Reaching a global view of brain organization requires assembling evidence on widely different mental processes and mechanisms. The variety of human neuroscience concepts and terminology poses a fundamental challenge to relating brain imaging results across the scientific literature. Existing meta-analysis methods perform statistical tests on sets of publications associated with a particular concept. Thus, large-scale meta-analyses only tackle single terms that occur frequently. We propose a new paradigm, focusing on prediction rather than inference. Our multivariate model predicts the spatial distribution of neurological observations, given text describing an experiment, cognitive process, or disease. This approach handles text of arbitrary length and terms that are too rare for standard meta-analysis. We capture the relationships and neural correlates of 7547 neuroscience terms across 13459 neuroimaging publications. The resulting meta-analytic tool, neuroquery.org, can ground hypothesis generation and data-analysis priors on a comprehensive view of published findings on the brain.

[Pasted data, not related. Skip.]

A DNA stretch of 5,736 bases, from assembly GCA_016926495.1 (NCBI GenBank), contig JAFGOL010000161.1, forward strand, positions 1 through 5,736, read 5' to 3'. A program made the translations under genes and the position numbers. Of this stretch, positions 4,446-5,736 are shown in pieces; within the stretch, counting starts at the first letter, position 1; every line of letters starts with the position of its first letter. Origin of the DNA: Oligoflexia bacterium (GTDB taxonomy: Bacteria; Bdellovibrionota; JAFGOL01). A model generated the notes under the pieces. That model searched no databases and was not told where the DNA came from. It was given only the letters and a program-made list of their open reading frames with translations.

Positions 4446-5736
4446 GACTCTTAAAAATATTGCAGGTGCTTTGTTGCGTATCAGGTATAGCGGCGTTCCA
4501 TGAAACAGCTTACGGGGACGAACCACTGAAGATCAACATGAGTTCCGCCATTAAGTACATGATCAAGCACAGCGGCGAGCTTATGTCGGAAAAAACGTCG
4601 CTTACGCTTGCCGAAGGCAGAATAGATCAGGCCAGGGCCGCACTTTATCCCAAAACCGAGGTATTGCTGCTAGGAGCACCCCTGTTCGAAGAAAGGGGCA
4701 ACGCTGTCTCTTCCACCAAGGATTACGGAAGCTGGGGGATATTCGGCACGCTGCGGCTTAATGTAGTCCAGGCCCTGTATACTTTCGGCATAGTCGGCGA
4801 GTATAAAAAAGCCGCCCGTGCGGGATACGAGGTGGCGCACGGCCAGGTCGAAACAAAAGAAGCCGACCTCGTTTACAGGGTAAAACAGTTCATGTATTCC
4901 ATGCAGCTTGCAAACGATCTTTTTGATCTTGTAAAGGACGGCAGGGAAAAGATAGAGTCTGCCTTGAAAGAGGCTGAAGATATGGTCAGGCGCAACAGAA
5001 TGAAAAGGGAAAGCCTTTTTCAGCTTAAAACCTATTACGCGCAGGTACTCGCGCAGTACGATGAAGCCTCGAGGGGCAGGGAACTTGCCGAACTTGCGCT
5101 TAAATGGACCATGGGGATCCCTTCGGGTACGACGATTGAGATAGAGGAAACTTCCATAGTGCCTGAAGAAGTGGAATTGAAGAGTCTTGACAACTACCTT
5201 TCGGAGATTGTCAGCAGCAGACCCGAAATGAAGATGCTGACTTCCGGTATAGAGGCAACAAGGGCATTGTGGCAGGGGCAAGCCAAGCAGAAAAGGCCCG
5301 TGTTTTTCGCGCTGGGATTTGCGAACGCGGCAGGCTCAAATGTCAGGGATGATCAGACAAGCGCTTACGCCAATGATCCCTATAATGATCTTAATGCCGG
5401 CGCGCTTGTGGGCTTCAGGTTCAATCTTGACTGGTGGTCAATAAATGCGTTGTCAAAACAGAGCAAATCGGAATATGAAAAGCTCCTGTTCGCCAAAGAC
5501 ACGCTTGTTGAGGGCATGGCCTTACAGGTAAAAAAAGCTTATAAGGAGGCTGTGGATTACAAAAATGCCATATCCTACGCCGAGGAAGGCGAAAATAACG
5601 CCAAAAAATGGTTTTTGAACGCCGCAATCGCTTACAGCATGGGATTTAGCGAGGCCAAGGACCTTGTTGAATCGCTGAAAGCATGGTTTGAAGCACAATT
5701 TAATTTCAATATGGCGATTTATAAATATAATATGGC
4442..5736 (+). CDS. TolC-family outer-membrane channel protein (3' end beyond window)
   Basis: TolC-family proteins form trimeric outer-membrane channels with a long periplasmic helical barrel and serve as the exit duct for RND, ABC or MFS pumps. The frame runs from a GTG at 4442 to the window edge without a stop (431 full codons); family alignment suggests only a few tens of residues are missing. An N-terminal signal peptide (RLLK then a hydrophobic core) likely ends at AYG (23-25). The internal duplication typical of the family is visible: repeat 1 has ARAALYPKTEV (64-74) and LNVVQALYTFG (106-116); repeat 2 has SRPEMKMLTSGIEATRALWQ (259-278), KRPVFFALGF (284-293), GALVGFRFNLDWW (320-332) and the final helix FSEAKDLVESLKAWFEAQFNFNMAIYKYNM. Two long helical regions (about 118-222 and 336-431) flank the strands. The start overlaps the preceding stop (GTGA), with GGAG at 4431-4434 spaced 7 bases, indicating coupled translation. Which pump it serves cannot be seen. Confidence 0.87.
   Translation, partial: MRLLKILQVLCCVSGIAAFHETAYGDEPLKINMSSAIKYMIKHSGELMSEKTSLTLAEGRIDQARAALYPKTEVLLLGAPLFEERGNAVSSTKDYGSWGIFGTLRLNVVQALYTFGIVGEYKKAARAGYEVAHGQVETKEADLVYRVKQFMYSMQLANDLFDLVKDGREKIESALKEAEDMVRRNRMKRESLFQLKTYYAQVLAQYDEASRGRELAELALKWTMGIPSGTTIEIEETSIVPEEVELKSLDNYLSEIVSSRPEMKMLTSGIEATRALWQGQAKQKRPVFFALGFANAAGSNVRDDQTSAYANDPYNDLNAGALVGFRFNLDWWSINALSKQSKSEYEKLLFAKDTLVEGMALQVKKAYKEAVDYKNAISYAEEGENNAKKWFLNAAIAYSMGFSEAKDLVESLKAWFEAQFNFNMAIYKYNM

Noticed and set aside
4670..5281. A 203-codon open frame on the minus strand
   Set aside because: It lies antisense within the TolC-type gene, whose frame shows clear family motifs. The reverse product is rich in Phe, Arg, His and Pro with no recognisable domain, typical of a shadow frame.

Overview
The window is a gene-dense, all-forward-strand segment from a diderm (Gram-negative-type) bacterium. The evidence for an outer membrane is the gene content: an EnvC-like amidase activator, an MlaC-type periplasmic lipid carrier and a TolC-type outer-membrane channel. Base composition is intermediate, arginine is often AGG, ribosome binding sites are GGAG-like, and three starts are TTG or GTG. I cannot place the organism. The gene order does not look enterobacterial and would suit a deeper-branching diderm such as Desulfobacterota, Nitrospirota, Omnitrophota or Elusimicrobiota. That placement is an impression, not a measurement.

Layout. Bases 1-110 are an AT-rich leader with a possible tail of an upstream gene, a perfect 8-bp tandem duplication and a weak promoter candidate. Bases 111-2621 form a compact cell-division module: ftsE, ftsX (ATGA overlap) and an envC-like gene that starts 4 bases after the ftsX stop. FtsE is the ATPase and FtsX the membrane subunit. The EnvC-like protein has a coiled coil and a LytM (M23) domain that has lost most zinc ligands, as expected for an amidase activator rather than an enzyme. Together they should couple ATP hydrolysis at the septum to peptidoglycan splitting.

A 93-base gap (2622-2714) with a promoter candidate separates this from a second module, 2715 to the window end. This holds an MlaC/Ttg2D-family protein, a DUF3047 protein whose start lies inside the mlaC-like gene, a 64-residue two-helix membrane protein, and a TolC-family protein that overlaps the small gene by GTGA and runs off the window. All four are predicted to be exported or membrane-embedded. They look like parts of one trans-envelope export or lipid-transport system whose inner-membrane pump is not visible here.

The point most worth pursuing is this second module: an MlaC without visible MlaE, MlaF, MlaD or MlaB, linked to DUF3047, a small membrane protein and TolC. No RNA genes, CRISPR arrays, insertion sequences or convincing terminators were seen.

All the data that we can share without violating copyright (including word counts of publications) have been shared on https://github.com/neuroquery/ alongside with the analysis scripts. Everything is readily downloadable without any authorization or login required.
- Jérôme Dockès
- Tal Yarkoni
- Fabian Suchanek
- Bertrand Thirion
- Bertrand Thirion
- Gael Varoquaux
The funders had no role in study design, data collection and interpretation, or the decision to submit the work for publication.
- Thomas Yeo, National University of Singapore, Singapore
© 2020, Dockès et al.
This article is distributed under the terms of the Creative Commons Attribution License permitting unrestricted use and redistribution provided that the original author and source are credited.